Kentucky Chamber of Commerce, Frankfort, business association, $444,030

Kentuckians Against Illegal Gambling, Louisville, gambling, $348,763

Kentucky Hospital Assn., Louisville, hospitals, $265,093

American Civil Liberties Union of Kentucky, Louisville, $192,084

Altria Client Services, Richmond, Virginia, tobacco products, $191,598

Kentucky Medical Assn., Louisville, doctors, $169,420

Kentucky Retail Federation, Louisville, retail stores, $168,985

Kentucky Distllers’ Assn., Frankfort, distillers, $168,281

LG&E and KU Energy, Louisville, utility, $164,407

HCA Healthcare, Nashville, health care, $142,400

Kentucky Association of Counties, Frankfort, county governments, $140,782

Kentucky League of Cities, Lexington, city governments, $139,553

Churchill Downs, Louisville, gambling, $128,090

Humana Inc., Louisville, health insurance, $123,635

Elevance Health, Cincinnati, health insurance, $122,693

LifePoint Health, Brentwood, Tennessee, hospital, $118,480

East Kentucky Power Cooperattive, Winchester, utility, $118,242

Duke Energy, Cincinnati, utility, $115,819

Greater Louisville Inc., Louisville, business association, $113,427

Top-paid lobbyists in 2023

There are 673 people registered to lobby the Kentucky General Assembly. The groups that employ them must report how much they pay their lobbyists to the Legislative Ethics Commission. According to year-end information posted Thursday on the commission’s website, here are the 20 lobbyists who were paid the most to lobby the General Assembly in 2023. Each of these 20 is a contract lobbyist who works for numerous clients. Along with the name and amount the lobbyist was paid in 2023 are the names of three of their more prominent clients.

Patrick Jennings             $854,258

Clients include Kentucky Hospital Assn., CSX Corp., and AT&T

 

Bob Babbage                $756,283

Clients include MC Global Holdings, Tyler Kentucky, Underdog Fantasy

 

Stephen Huffman            $754,000

Clients include Revolutionary Racing, The Red Mile, IGT

 

Ronald Pryor              $717,900

Clients include HCA Healthcare, LifePoint Health, Kentucky Hospital Assn.

 

John McCarthy                $681,993

Clients include Churchill Downs, Kentucky Optometric Assn., Kentucky Financial Services Assn.

 

Sean Cutter                  $607,167

Clients include RAI Services, Expedia Group, Autonomous Vehicle Industry

 

Kelley Abell                   $581,665

Clients include BrightSpring Health, Dish Network, Kentucky Assn. of Adult Day Centers

 

Jason Bentley                 $547,684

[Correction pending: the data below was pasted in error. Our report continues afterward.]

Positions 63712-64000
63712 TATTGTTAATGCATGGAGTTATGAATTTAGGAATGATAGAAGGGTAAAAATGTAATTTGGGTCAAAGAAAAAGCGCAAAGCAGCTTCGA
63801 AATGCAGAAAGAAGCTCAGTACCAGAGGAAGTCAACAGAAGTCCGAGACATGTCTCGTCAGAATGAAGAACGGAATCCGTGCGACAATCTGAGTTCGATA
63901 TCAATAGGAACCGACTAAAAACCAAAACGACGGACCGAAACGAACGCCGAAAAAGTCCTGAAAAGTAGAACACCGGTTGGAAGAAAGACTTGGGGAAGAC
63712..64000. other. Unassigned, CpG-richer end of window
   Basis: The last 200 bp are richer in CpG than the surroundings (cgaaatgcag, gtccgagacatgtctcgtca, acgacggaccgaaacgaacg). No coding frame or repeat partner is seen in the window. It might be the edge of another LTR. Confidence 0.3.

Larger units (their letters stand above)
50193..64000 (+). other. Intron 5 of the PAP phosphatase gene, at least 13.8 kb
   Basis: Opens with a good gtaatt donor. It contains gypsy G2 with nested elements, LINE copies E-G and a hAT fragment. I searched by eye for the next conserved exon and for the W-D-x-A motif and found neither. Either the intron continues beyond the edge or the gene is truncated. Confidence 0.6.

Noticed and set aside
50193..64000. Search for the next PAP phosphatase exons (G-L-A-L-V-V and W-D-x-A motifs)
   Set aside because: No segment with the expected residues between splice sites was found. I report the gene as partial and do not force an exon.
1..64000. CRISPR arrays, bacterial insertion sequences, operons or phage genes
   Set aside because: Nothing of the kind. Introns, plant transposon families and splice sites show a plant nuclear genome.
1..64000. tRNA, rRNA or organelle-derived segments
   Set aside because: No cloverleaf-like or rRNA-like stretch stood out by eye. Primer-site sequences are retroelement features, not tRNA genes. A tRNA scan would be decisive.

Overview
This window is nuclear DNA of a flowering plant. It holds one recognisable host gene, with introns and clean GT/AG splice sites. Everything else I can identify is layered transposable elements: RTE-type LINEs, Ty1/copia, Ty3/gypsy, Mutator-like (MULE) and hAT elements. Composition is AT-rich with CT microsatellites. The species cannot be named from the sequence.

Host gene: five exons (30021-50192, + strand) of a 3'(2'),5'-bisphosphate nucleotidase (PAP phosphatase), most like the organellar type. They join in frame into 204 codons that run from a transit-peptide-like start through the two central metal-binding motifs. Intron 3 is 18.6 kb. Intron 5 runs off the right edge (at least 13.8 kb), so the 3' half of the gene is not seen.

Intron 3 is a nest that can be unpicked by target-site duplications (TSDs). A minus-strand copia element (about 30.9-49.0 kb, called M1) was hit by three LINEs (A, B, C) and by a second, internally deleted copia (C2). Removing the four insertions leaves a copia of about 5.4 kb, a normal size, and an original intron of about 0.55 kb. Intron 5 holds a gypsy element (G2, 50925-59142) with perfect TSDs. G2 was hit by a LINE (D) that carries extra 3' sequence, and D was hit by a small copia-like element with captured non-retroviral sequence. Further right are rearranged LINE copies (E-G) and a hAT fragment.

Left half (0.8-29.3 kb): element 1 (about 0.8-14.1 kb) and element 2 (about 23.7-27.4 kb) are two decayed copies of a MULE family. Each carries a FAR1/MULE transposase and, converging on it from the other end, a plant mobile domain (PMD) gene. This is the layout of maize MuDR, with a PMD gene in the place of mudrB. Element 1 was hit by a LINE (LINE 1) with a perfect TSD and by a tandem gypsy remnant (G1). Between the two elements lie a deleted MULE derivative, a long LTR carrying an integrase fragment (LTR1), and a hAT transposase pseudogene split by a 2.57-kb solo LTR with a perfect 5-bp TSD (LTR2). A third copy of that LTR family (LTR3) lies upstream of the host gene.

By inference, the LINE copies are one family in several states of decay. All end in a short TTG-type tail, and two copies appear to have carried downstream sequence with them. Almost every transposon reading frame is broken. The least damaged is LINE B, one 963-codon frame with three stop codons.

Clients include RAI Services, Kentucky Distillers’ Assn., LG&E and KU Energy

 

Chris Nolan                  $541,648

Clients include Mucor, Kentucky Distillers’ Assn., Diversified Energy

 

Katherine Hall                $491,417

Clients include Kentucky Assn. of Health Care Facilities, New Venture Fund, AT&T

 

Laura Owens                 $468,000

Clients include Uber, Powerhouse Kentucky, Baptist Health

 

James Higdon                $466,968

Clients include Merck Sharp & Dohne, Humana, RAI Services

 

Mike Biagi                    $430,550

Clients include Kentucky Credit Union League, Wellcare Health, Appalachian Regional Healthcare

 

John Cooper                  $415,852

Clients include Toyota, Kentucky Medical Assn., Kentucky Bankers Assn.

 

Jason Underwood             $413,450

Clients include Airhub, Caesar’s Digital, United Healthcare

 

Amy Wickliffe                 $402,049

Clients include Pfizer, Churchill Downs, Gilead Sciences

 

Trey Grayson                  $375,703

Clients include Academic Partnerships LLC, Lancaster Colony Group, Wellpath

 

Steve Robertson               $362,927   

Clients include Academic Partnerships LLC, Kentucky County Clerks Assn., Wellpath

 

Marc Wilson                  $328,146

Clients include Community Choice Financial, Mountain Comprehensive Care, Cincinnati Bell

 

Karen Thomas-Lentz           $322,542

Clients include EPIC Pharmacies, Swisher International, Kentucky Liquor Retailers

Spending to lobby the Kentucky legislature set a new record in 2023, even though it was a short, 30-day session year. This year’s session will be 60 days. (Getty Images)

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Tom Loftus
Tom Loftus

Tom Loftus is a native of Cincinnati and a graduate of The Ohio State University. His long career in Kentucky journalism includes four years as Frankfort bureau chief for The Kentucky Post and 32 years as Frankfort bureau chief for The Courier Journal. He is a member of the Kentucky Journalism Hall of Fame and a freelance reporter for the Kentucky Lantern.